Leaf size is the number of data points to be split in a decision node. There would be no further split in a node when the number of data points becomes less than min_leaf_size. There would be no split either if the information gain achieved by splitting is less than min_info_gain.
What is the impact of the number of bins on RF training?
Our distributed implementation of the RF training is inspired from the PLANET algorithm that employs histograms to summarize the information of predictors from distributed data partitions. In this approach, we need to discretize the numeric predictors. We divide the range of each numeric predictor to equal-width bins, and then replace each value with its corresponding bin index. The default number of bins is 32 and it can be changed by the nbins parameter to improve the accuracy of the discretization process.
Hands-on Example – Estimate the Price of Diamonds
We have used the Diamond dataset from the Kaggle website for this hands-on-example. The goal is to train a model for predicting the price of a diamond using its physical features. The dataset has 53940 rows and 11 columns:
• Id: Unique identifier of each diamond in the dataset (1 — 53940)
• Price: Price in US dollars ($326–$18,823)
• Carat: Weight of the diamond (0.2–5.01)
• Cut: Quality of the cut. Quality in increasing order Fair, Good, Very Good, Premium, Ideal
• Color: Color of the diamond coded from D to J, with D being the best and J the worst
• Clarity: A measurement of how clear the diamond is (I1 (worst), SI2, SI1, VS2, VS1, VVS2, VVS1, IF (best))
• X: Length in mm (0–10.74)
• Y: Width in mm (0–58.9)
• Z: Depth in mm (0–31.8)
• Depth: Total depth percentage = z / mean(x, y) = 2 * z / (x + y) (43–79)
• Table: Width of top of diamond relative to widest point (43–95)
We had used this dataset before in another blog-post to train a linear-regression model with the same goal:estimate-price-diamonds-using-vertica-machine-learning. In that blog, we also showed a few functions that you can use for data exploring. We skip those steps here, and encourage you to take a look at our older blog post. Especially, we would like you to compare the steps between training LINEAR_REG and RF_REGRESSOR models. You will notice that the latter is easier to work with. For example, you don’t need one-hot-encoder to transform the categorical predictors. Indeed, RF_REGRESSOR directly accepts both numeric and categorical (string) predictors. Also, you will notice that the RF model can provide a higher prediction accuracy in comparison.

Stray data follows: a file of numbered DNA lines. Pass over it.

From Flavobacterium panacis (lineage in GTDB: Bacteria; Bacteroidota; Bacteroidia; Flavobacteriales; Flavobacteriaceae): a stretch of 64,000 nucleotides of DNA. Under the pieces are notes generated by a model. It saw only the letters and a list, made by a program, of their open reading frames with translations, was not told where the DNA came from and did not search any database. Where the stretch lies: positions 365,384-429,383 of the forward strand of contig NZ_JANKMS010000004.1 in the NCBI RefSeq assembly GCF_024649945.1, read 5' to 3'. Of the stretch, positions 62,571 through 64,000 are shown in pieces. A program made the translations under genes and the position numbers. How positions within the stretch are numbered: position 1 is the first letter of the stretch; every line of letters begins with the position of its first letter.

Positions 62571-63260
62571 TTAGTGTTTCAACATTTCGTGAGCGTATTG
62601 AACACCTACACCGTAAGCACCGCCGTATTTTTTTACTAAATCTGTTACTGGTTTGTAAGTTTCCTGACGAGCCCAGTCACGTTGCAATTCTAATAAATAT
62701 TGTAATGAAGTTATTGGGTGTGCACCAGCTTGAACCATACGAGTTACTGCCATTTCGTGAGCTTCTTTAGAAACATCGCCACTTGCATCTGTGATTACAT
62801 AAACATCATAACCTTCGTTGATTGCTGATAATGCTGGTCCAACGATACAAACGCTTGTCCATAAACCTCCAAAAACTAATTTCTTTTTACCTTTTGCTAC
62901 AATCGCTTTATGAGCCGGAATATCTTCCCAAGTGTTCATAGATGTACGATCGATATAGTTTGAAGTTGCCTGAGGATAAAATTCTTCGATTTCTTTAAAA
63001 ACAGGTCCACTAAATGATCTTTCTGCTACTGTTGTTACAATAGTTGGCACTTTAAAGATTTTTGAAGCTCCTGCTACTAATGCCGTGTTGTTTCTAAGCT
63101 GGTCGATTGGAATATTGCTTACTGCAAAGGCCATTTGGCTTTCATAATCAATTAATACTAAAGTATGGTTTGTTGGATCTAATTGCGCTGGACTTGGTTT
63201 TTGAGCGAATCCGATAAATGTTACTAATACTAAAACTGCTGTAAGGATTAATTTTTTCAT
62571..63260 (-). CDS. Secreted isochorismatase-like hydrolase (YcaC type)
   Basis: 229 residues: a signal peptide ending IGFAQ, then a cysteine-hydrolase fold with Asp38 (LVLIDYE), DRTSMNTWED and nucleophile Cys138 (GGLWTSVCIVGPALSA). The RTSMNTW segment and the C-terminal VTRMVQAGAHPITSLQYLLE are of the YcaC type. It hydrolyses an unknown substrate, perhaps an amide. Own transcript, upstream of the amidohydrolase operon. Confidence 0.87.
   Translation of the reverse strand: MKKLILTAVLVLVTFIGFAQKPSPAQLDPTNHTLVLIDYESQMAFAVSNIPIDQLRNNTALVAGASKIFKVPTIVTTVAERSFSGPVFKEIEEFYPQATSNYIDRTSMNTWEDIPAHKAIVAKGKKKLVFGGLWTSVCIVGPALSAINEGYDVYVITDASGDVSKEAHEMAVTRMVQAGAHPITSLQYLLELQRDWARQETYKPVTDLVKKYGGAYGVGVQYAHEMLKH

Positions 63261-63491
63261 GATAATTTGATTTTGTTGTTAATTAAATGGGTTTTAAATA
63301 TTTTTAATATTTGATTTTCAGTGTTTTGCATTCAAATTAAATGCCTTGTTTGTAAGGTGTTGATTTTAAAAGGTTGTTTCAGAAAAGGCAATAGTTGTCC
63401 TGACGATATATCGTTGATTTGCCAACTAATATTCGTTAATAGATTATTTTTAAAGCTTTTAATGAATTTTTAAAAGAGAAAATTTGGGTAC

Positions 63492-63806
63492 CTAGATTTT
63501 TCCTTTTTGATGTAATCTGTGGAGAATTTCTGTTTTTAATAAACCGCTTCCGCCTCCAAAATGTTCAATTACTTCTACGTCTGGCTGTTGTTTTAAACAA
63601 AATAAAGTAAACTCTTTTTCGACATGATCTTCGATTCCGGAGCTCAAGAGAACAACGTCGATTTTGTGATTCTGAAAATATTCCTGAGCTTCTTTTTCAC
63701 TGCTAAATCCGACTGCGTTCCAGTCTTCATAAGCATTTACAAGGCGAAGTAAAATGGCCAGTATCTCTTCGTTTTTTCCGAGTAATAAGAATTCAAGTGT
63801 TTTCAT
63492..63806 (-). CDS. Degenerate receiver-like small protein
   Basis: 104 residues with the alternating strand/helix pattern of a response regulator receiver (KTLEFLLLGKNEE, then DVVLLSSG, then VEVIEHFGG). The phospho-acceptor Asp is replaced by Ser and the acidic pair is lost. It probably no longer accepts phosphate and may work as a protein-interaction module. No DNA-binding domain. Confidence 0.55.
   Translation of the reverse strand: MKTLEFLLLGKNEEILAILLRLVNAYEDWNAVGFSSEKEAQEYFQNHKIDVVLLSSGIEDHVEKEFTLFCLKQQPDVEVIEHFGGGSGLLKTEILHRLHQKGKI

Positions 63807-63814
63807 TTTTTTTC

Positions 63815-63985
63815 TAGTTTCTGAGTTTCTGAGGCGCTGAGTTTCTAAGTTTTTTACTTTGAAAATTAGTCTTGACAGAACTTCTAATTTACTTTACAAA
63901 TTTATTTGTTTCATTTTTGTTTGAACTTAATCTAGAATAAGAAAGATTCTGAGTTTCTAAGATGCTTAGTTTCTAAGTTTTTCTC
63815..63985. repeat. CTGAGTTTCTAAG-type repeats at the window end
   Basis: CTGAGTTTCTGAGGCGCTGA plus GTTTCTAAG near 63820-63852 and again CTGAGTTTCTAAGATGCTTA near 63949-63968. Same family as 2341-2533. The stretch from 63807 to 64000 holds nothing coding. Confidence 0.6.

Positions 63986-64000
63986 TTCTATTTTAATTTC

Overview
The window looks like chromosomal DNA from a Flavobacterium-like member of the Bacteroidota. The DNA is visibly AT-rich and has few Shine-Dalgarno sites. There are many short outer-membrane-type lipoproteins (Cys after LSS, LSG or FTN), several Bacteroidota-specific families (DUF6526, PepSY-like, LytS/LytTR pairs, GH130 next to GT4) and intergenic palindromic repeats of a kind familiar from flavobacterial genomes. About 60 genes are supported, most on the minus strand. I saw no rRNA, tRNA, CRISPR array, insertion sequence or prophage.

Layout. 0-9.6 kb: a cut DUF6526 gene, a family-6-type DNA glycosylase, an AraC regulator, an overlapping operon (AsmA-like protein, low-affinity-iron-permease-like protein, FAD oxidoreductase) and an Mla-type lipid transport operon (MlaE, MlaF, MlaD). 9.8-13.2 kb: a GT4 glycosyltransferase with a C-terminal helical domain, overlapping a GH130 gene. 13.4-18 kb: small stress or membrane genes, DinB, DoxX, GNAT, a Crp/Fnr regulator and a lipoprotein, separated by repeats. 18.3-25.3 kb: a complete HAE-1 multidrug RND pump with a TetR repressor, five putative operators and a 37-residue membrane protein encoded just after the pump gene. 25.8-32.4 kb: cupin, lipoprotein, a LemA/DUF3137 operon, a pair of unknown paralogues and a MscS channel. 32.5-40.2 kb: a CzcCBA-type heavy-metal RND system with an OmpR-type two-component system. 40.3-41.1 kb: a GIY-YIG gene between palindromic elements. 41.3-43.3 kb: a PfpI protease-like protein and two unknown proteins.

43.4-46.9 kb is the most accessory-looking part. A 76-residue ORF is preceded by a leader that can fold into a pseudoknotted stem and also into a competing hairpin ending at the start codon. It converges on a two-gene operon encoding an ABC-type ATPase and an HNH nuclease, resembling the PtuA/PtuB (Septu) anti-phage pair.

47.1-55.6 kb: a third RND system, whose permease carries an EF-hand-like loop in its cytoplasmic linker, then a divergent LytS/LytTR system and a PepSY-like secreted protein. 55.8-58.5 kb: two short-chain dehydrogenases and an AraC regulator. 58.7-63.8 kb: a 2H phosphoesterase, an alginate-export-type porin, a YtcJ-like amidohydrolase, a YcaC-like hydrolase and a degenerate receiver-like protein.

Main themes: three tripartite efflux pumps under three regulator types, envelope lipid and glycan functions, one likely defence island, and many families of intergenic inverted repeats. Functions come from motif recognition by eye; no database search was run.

We have used Vertica 9.1SP1 and vsql for running our SQL queries.
Loading the data to database
First, you need to download the file of the dataset on one of your Vertica nodes. You can download the file from its Kaggle page, or its copy on our GitHub page. Here, we use the one from our own page because it is compressed in GZ format and can be loaded to Vertica without uncompressing. Also, please notice that we rename columns “depth” and “table” to “diamond_depth” and “diamond_table” respectively when we create the diamond table to avoid conflict with reserved names in the database.
-- setting an environmental variable for file_path
\set file_path '\'/home/my_folder/diamonds.csv.gz\''
-- creating the table
CREATE TABLE diamond(id int, carat float, cut varchar(10), color varchar(1), clarity varchar(10), diamond_depth float, diamond_table float, price float, x float, y float, z float);
-- loading the dataset from the file to the table
COPY diamond (id, carat, cut, color, clarity, diamond_depth, diamond_table, price, x, y, z) FROM LOCAL :file_path GZIP DELIMITER ',' SKIP 1 ENCLOSED BY '"';
Now, let’s randomly put aside 30% of the samples as a test dataset. We will reserve these samples unused until the very end for evaluating our trained RF model.
-- creating the sample table where 30% of rows marked ‘test’ and the rest ‘train’
CREATE TABLE diamond_sample AS SELECT id, carat, cut, color, clarity, diamond_depth, diamond_table, price, x, y, z, CASE WHEN RANDOM() < 0.3 THEN 'test' ELSE 'train' END AS part FROM diamond;
-- creating view for train data
CREATE VIEW train_data AS SELECT id, carat, cut, color, clarity, diamond_depth, diamond_table, price, x, y, z FROM diamond_sample WHERE part = 'train';
-- creating view for test data
CREATE VIEW test_data AS SELECT id, carat, cut, color, clarity, diamond_depth, diamond_table, price, x, y, z FROM diamond_sample WHERE part = 'test';
Normalizing the numeric predictors
Six predictors out of nine in our example dataset are numeric. It is usually helpful to normalize the numeric predictors. Let’s train a normalization model on train_data using the robust_zscore method. Later, we will need to apply this normalization model on test data or any other new data in order to predict the price of their diamonds. This function creates a view of the normalized train_data as well. You may investigate the content of this view if you are curious about the changes on the numeric values.